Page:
Enhanced Skills Program: Indigenous Health Program Rationale

Canada’s indigenous peoples have rich and unique histories and cultures that must be recognized by every health care provider. Colonization, racism, and inequity disproportionately affect their current political, health and social circumstances (1). It is important for healthcare providers to become familiar with this information in order to work with indigenous peoples in a safe, respectful, and knowledgeable way.

In 2011, there were approximately 1.4 million indigenous people living in Canada, about 62% of whom lived off reserve (2). Canada was home to 859,970 First Nations people, 451,795 Métis, and 59,445 Inuit, with the rest reporting other indigenous identities (26,485) or more than one indigenous identity (11,415). From 2006 to 2011, the First Nations population in Canada increased by 23%, while the Métis population rose by 16%, and the Inuit population by 18%. According to 2011 Census data, off-reserve indigenous people constitute the fastest growing segment of Canadian society. In 2011, 56% of Aboriginal people lived in urban areas, up from 49% in 1996 (3).

By many standards, life for indigenous Canadians is more difficult than for non-indigenous Canadians. Their life span is 5-10 years less than the average Canadian (4), they suffer a greater incidence of ill health throughout their lifespan when compared with non-indigenous Canadians (5), and they are less likely to enjoy many of the privileges and amenities the majority of Canadians take for granted (1).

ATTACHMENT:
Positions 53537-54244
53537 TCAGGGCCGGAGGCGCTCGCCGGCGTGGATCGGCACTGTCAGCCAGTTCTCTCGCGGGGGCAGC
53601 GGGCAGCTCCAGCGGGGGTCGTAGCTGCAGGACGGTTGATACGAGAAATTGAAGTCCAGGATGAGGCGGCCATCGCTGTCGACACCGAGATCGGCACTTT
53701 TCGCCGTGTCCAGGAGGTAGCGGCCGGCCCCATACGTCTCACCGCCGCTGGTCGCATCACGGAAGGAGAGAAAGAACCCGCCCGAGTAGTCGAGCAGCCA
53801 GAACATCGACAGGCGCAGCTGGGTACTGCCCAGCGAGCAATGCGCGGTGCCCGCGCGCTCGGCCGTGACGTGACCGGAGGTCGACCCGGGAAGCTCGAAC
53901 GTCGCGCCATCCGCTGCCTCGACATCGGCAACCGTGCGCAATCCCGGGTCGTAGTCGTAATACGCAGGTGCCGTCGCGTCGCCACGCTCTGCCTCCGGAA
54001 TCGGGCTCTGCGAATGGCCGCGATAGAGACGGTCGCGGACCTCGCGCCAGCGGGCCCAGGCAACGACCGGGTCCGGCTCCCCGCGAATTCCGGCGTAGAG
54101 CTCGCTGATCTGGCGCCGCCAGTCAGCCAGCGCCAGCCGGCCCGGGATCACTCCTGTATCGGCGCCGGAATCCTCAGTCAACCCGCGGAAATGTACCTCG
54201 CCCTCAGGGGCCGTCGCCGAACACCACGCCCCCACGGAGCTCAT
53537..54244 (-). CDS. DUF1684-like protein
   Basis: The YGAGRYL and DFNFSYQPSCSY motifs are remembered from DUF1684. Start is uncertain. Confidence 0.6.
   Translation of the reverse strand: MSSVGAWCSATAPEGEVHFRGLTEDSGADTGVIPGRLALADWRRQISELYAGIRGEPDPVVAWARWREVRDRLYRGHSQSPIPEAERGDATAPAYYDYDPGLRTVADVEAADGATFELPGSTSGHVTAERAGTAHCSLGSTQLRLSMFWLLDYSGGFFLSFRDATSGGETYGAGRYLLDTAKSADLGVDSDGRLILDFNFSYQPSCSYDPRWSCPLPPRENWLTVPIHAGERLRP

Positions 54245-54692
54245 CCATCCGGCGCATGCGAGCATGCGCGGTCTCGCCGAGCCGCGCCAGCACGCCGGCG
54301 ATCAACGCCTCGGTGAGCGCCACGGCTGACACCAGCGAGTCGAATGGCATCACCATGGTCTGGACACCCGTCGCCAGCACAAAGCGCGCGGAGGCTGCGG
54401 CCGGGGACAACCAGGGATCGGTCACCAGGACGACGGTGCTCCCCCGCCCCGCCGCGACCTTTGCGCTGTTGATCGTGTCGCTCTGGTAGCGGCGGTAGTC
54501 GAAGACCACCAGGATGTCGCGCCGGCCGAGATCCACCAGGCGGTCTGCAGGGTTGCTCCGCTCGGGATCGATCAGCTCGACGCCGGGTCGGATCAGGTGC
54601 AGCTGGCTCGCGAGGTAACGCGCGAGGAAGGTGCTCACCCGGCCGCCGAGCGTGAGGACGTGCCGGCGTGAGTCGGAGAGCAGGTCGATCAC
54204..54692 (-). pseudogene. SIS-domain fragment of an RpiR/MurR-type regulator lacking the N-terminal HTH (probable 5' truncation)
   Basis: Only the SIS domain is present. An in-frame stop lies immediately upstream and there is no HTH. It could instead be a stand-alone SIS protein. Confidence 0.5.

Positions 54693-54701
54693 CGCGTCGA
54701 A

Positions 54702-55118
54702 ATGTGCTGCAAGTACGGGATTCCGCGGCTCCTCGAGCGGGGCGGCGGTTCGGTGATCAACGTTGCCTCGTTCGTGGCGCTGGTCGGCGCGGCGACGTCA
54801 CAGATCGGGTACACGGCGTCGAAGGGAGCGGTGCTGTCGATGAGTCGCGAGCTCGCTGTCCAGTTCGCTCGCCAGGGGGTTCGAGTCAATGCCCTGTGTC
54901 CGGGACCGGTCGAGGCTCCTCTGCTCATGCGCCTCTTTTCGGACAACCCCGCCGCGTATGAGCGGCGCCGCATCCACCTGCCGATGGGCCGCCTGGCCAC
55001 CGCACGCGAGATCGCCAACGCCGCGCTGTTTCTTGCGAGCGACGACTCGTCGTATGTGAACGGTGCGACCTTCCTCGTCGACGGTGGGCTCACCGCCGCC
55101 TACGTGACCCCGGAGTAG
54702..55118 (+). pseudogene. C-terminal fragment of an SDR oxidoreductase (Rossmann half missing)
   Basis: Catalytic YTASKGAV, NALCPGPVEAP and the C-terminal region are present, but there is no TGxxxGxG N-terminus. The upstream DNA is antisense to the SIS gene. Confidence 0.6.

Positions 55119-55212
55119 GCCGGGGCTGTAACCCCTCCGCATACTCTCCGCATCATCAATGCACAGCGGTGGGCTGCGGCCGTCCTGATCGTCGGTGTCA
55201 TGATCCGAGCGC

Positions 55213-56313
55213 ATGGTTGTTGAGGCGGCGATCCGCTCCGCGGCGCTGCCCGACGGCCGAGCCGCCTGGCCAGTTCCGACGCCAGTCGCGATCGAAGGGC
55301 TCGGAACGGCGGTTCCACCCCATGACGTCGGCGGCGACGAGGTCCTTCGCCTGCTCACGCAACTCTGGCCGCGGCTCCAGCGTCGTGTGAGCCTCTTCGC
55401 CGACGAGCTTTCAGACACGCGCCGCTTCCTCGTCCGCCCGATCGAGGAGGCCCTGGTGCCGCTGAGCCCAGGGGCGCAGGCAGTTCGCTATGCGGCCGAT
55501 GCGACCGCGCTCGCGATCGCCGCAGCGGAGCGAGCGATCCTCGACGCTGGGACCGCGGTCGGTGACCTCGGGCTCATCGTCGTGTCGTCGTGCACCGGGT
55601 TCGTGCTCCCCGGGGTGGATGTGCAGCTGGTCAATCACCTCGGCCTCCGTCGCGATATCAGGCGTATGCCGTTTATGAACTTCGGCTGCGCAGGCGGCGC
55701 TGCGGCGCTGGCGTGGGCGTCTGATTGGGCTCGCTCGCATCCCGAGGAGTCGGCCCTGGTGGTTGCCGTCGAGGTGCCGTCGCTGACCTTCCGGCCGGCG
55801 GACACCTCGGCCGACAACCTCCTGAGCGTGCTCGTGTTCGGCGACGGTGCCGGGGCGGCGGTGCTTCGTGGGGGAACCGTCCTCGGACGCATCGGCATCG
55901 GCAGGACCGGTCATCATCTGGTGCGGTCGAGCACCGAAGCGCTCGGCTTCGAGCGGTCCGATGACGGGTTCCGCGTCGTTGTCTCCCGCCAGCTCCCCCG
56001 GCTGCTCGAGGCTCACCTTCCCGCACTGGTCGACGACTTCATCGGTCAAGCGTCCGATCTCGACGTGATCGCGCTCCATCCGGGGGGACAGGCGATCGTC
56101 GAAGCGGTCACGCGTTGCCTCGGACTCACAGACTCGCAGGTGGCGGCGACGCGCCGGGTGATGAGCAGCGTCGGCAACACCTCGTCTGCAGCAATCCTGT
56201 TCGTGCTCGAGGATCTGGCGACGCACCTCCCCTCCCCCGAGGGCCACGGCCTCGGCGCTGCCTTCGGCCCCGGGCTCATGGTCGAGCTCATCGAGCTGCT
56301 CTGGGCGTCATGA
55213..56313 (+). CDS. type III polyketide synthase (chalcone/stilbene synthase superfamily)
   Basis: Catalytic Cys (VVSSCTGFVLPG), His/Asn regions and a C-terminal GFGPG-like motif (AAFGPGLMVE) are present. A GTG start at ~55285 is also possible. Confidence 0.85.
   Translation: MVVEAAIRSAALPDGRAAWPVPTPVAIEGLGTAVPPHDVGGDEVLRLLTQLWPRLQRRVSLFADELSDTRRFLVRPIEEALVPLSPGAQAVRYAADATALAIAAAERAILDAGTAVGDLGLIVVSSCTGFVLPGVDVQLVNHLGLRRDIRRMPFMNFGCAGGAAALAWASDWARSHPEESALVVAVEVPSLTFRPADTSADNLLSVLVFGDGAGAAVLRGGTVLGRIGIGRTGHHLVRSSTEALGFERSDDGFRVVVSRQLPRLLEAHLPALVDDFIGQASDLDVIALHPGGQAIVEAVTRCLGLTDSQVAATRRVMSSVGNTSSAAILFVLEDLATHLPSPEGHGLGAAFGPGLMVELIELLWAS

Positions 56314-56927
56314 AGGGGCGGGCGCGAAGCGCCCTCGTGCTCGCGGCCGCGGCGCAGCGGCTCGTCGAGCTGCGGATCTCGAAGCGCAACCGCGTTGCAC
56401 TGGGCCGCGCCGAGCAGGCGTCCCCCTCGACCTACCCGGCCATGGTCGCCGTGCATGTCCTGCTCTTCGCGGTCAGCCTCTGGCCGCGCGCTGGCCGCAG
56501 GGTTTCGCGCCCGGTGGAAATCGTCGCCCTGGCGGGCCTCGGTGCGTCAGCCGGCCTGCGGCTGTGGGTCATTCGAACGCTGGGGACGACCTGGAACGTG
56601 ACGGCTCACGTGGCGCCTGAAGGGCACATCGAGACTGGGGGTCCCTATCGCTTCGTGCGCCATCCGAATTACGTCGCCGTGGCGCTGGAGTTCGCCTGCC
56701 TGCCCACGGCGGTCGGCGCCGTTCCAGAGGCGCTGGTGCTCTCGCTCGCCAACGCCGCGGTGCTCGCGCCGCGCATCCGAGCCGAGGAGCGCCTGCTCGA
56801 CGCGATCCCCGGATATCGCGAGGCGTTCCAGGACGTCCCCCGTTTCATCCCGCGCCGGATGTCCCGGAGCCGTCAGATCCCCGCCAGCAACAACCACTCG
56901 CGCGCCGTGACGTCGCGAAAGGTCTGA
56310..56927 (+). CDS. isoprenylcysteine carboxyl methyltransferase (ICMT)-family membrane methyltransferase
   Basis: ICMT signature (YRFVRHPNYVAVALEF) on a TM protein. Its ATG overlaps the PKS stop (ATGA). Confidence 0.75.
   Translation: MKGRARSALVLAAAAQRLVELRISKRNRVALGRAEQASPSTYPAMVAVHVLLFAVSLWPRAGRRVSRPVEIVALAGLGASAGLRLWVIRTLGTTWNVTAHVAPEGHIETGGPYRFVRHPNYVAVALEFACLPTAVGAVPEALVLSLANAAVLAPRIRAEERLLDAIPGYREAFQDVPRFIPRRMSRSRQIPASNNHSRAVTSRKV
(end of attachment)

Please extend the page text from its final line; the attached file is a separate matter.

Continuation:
There are many significant health and social challenges facing indigenous communities and their health care providers including poverty, chronic disease, mental illness, suicide and substance abuse. People living on reserve often are challenged with inadequate and crowded housing and unsafe water (1). There also exists the phenomenon of circular migration, where indigenous individuals are pushed to migrate more than the general population in order to access resources such as employment, education, health care services, housing, etc. (Francoise Juneau, personal communication, 6). Throughout the years, indigenous peoples have endured these conditions with a resiliency seldom seen elsewhere in Canada (1).

Physicians interested in working with indigenous populations need to be better prepared. They should be competent clinically, which includes knowledge of and experience in cross-cultural communication including non-verbal cues (7). It is imperative that they are also aware of and sensitive to the historical, political and cultural issues that impact on Indigenous peoples’ health. They should be familiar with indigenous concepts of health and healing to ensure the inclusion of spiritual practices and relationship with the community.

The Indigenous Health Enhanced Skills Program strives to improve the knowledge, skills and attitudes of the trainee with respect to determinants of health, health status, and concepts of health and healing specific to indigenous populations.  In addition, the program will allow the trainee to improve clinical and advocacy skills to prepare them to practice with, and advocate for and with indigenous peoples in urban and/or rural/remote areas of Canada.

This residency program can be either six or twelve month long.



  1. J. Smylie et. al. A Guide for Health Professionals Working with Aboriginal Peoples. Journal of the Society of Obstetricians and Gynaecologists of Canada, December 2000 (100)
  2. Statistics Canada 2011 http://www.statcan.gc.ca/pub/89-656-x/89-656-x2015001-eng.htm#a2 
  3. Statistics Canada 2011 https://www.aadnc-aandc.gc.ca/eng/1100100014265/1369225120949
  4. Canadian Population Health Initiative, Improving the Health of Canadians (Ottawa: Canadian Institute for Health Information, 2004) at 80[CPHI]
  5. Y. Boyer October 2004 National Aboriginal Health Organization - Discussion Paper Series in Aboriginal Health: Legal Issues No.3 The International Right to Health for Indigenous Peoples in Canada
  6. Bird, M. 2002. Clinicians’ guide:  working with Native Americans living with HIV. National Native American AIDS Prevention Center. Oakland, CA (pp. 78)
  7. Kelly and Brown, Canadian Family Physician October 2002 48:1645. http://meds.queensu.ca/familymedicine/residency/index.php/aboriginal_health